One of my favorite sub-genres is a secret no longer. What was once a small specific mash-up of genre fiction sprinkled among a few authors and anthologies has blossomed into a renaissance of books, comics, and films. The Weird Western has its roots in classic pulp paperbacks and magazines (Robert E. Howard, Lon Williams, and Charles G. Finney) where authors who wrote with familiar tropes and themes of the western tale started to incorporate supernatural, speculative, ancient mythological, and even robotic fibers into their yarns. Unfortunately, in terms of content and what is available today with the e-boom of self-publishing, there are quite a few six-guns that should have remained holstered. This gold rush of stories has also expanded the arm of steampunk fiction, which has usually been contained within the constantly fluctuating threshold of science-fiction-fantasy. I’ve never been a huge fan of steampunk. I’ve read and liked a few original authors, but there is no denying that when it comes to Weird Westerns, that universe and it’s facets, without question, adds flair and substance to many creations on the Ranch.

So, every other month, in order to get you through the shutter doors of the saloon slinging the best whiskey, I’ll help you wade through the muck that has appeared near the hitchin’ post right outside...This month on the Ranch I highlight two collections that share the same title.

Just released is the anthology Dead Man’s Hand, edited by John Joseph Adams. Short stories are the backbone of the genre despite many successful and original novels and this new title has some heavyweights including Joe Lansdale, one of the patriarchs of the Weird Western tale, Alastair Reynolds, Orson Scott Card, Kelley Armstrong, and Jonathan Maberry. The Tad Williams story “Strong Medicine” recalls the enjoyable stop-motion film Valley of the Gwangi.  Despite leaning more towards fantasy and alternate history over horror, Adams has nonetheless roped some wonderful tales.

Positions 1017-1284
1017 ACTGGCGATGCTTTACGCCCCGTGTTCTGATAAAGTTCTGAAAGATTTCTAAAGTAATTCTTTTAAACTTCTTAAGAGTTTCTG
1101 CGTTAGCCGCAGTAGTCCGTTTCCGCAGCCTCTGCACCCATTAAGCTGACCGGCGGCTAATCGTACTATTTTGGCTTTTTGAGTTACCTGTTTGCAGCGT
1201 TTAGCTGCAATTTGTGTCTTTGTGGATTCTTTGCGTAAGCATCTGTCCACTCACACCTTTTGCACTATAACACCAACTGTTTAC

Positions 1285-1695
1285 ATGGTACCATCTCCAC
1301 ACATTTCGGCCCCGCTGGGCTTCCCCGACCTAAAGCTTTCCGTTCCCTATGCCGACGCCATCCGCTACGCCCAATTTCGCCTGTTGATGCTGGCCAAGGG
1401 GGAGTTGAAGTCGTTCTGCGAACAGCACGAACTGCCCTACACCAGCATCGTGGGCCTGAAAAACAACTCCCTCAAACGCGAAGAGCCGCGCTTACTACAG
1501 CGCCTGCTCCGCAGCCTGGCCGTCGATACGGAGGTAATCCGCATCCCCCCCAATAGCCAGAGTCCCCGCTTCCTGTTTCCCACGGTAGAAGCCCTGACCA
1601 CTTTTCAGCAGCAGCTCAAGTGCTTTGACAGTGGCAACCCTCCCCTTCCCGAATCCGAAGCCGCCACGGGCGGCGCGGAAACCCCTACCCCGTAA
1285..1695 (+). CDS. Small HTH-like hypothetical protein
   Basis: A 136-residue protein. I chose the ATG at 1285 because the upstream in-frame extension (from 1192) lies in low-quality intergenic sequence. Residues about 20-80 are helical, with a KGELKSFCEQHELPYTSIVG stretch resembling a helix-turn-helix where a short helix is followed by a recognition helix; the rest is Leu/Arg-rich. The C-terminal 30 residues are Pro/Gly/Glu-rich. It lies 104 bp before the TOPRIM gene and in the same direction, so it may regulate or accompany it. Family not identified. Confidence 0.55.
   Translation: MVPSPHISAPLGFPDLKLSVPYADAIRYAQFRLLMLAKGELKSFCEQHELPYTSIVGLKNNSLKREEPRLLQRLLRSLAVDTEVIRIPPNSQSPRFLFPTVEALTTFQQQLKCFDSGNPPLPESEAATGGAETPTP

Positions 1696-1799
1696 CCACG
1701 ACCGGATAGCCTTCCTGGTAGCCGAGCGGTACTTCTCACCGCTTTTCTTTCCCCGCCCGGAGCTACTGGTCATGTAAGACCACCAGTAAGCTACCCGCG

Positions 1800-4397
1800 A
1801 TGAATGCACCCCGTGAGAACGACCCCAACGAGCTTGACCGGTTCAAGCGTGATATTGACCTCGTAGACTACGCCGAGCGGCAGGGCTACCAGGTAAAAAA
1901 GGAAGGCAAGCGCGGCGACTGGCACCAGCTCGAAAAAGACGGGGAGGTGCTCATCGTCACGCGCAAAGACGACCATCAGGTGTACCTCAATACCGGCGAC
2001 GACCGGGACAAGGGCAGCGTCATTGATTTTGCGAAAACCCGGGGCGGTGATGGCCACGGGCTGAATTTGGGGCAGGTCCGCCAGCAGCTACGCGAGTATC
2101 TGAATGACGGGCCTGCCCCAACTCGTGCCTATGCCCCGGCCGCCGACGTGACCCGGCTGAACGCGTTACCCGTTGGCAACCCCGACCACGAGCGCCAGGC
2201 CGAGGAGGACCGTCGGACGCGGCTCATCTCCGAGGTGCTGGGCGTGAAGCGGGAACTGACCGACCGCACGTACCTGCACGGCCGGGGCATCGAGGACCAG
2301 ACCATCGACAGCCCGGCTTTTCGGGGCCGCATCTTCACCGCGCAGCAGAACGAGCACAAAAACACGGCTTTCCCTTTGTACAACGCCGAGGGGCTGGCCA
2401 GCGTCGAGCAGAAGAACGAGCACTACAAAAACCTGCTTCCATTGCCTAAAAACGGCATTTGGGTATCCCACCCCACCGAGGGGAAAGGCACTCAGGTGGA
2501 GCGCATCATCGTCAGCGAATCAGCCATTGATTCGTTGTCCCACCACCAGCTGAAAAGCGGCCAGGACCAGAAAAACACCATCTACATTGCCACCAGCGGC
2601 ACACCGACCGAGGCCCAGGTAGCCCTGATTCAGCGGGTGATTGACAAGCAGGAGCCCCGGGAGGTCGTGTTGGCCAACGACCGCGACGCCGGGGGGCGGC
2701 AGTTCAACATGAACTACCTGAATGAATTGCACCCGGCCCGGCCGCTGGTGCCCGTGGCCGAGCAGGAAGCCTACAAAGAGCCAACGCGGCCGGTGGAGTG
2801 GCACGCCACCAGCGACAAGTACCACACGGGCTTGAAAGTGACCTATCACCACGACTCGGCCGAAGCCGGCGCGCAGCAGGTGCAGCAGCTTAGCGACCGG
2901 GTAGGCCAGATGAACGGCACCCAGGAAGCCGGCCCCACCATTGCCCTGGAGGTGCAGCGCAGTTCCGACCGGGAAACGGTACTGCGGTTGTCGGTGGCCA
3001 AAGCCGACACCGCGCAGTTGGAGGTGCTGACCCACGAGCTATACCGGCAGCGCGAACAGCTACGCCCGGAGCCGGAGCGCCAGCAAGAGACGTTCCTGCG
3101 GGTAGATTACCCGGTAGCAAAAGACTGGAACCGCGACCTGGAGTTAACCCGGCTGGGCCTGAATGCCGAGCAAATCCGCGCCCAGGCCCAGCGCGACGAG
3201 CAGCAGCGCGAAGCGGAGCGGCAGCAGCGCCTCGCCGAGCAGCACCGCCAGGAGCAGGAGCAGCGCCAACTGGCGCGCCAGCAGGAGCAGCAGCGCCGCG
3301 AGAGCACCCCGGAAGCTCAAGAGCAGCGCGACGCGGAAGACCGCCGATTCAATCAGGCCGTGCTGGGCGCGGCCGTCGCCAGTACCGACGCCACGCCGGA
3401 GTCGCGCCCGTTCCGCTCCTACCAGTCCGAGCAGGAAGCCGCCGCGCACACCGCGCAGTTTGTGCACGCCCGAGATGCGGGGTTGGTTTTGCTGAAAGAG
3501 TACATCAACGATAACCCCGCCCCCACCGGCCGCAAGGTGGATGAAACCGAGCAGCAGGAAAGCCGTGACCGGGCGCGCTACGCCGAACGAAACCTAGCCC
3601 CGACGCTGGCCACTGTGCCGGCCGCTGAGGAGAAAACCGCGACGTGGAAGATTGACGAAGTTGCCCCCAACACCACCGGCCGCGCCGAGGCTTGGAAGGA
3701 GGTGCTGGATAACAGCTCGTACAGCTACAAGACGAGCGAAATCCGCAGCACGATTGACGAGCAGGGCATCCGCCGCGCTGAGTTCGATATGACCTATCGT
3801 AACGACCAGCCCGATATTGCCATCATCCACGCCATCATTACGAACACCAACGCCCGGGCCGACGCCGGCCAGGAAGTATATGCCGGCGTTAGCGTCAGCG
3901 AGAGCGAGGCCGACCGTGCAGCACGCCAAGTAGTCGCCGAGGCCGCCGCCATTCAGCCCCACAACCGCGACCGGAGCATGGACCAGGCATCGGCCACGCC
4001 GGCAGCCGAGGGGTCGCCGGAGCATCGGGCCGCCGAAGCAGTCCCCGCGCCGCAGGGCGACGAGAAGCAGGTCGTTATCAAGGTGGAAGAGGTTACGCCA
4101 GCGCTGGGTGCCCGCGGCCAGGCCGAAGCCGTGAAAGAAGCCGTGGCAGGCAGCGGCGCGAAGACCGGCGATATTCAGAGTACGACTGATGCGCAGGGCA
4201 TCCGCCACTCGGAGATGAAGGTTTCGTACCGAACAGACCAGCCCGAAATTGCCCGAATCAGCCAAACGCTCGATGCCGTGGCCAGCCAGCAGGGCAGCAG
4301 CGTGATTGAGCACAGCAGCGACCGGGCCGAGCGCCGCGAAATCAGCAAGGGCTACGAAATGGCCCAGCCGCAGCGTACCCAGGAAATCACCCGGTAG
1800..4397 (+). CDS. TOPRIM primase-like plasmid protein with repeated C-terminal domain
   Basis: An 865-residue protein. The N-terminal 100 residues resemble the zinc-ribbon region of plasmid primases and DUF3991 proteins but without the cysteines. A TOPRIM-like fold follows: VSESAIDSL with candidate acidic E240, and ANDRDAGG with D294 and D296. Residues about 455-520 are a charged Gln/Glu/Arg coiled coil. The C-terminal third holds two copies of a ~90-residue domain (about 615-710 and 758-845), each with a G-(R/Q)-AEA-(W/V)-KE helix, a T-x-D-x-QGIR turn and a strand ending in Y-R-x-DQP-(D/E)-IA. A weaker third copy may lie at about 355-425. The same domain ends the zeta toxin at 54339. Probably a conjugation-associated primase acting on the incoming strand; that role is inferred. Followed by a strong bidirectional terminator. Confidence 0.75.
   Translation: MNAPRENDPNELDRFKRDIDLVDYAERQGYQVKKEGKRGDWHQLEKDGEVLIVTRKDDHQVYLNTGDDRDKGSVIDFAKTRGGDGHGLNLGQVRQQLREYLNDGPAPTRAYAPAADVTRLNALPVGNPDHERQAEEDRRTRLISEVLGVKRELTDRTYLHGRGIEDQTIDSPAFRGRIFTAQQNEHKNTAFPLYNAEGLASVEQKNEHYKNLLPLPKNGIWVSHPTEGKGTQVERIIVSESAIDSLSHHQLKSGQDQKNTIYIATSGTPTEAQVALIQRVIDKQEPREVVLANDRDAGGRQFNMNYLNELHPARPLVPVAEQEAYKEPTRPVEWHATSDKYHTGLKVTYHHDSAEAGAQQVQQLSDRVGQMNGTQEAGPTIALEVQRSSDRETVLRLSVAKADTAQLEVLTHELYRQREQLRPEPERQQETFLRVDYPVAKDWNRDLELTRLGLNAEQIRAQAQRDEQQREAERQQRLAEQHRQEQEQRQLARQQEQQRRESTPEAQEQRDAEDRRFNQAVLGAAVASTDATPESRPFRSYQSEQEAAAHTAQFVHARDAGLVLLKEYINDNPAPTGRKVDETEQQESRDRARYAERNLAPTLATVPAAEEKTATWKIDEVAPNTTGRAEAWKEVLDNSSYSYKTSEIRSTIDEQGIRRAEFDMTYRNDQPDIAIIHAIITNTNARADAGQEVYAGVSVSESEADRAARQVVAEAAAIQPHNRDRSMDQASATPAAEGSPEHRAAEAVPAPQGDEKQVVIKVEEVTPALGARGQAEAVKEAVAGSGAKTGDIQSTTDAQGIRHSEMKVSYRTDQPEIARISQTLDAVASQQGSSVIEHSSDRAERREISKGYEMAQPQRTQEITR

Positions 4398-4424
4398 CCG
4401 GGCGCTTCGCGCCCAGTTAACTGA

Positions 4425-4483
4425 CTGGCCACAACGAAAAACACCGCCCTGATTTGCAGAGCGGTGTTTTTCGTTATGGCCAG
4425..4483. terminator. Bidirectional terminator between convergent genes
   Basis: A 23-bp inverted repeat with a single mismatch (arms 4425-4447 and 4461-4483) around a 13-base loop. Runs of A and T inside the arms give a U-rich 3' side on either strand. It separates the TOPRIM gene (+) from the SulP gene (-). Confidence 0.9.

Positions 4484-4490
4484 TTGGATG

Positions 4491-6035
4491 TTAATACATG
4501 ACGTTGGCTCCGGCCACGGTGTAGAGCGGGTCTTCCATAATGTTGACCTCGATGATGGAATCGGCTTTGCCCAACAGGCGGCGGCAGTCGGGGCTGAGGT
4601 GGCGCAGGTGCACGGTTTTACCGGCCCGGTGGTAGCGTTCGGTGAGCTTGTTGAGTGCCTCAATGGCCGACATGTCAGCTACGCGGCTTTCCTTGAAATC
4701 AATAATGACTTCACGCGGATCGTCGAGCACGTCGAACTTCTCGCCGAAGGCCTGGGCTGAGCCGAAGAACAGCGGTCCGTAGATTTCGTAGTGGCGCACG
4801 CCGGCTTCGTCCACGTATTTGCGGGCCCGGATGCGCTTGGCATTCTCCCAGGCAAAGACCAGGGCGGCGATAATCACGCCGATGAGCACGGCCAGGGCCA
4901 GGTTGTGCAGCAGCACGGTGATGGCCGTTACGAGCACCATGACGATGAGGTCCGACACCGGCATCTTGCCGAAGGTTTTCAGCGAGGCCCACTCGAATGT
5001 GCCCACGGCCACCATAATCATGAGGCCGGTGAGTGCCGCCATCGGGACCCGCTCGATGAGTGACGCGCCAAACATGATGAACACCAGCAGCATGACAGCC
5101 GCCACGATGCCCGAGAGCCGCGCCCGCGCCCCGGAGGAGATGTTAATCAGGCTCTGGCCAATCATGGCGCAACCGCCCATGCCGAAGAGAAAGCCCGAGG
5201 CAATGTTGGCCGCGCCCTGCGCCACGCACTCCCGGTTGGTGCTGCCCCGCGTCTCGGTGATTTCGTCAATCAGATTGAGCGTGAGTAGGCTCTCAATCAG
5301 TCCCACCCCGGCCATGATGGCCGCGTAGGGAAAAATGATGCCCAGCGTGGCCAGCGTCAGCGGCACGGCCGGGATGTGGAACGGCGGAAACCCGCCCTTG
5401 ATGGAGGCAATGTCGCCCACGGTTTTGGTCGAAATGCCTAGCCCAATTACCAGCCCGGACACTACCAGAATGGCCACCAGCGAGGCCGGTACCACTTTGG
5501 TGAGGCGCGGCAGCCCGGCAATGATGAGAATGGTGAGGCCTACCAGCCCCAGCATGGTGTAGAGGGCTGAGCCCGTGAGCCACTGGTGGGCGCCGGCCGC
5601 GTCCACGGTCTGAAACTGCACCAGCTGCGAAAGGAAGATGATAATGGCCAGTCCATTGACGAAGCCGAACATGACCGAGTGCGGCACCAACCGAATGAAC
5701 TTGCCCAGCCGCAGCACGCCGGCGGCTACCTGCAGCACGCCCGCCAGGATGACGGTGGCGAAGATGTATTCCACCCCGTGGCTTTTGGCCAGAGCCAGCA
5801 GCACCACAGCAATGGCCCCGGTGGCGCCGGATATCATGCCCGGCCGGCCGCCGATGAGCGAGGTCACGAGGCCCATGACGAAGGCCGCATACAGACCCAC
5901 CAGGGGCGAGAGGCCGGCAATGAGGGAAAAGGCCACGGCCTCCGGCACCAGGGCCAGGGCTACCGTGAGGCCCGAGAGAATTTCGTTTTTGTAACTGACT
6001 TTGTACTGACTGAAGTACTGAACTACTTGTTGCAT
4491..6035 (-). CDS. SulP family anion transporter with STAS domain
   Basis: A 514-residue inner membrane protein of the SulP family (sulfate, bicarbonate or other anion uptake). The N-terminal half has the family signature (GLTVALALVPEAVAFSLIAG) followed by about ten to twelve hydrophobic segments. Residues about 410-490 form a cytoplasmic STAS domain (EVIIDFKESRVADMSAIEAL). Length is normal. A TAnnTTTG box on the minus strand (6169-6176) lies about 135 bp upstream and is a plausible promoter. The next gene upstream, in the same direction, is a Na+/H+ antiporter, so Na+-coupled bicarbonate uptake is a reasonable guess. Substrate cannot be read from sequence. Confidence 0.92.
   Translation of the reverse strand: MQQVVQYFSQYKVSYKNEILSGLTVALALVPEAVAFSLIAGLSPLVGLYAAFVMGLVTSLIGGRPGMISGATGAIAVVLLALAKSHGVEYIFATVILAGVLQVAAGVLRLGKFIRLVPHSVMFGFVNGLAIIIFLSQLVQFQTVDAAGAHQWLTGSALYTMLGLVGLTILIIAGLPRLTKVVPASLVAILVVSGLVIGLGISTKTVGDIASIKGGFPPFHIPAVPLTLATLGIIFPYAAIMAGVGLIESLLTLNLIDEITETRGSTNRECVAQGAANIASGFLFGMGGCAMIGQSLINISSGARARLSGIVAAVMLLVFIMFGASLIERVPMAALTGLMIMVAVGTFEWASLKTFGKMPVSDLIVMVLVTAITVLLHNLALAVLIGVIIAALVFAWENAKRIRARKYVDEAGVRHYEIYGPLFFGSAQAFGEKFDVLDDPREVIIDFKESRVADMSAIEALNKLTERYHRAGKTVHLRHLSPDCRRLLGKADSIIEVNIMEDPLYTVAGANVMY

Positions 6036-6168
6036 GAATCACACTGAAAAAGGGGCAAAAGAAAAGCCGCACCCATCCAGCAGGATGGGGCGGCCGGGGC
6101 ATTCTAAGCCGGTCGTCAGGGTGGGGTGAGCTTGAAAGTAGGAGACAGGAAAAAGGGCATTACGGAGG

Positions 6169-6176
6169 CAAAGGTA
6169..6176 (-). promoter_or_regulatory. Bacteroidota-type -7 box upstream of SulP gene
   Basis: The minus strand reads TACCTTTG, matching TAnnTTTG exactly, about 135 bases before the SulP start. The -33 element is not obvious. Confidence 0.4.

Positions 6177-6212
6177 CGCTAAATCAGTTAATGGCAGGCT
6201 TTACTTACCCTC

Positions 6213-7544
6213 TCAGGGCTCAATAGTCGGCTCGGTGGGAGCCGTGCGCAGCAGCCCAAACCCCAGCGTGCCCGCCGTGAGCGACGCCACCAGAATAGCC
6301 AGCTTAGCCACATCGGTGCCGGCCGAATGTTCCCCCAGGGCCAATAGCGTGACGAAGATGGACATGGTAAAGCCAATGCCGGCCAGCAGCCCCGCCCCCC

The other Dead Man’s Hand, by Nancy A. Collins, was published in 2004 and contains three novellas, two short stories, and an intro by, who else? Joe Lansdale. Known for her Sonja Blue series and most recent Golgotham books, Collins adds old and new elements to her offerings. I particularly liked “Lynch,” with its contribution to the Frankenstein legacy, and I have a personal attachment to the darker Dia De Los Muertos story “Calaverada.” This title is a softer addition to the canon but a worthy collection and perfect for the entry-level Weird Western reader.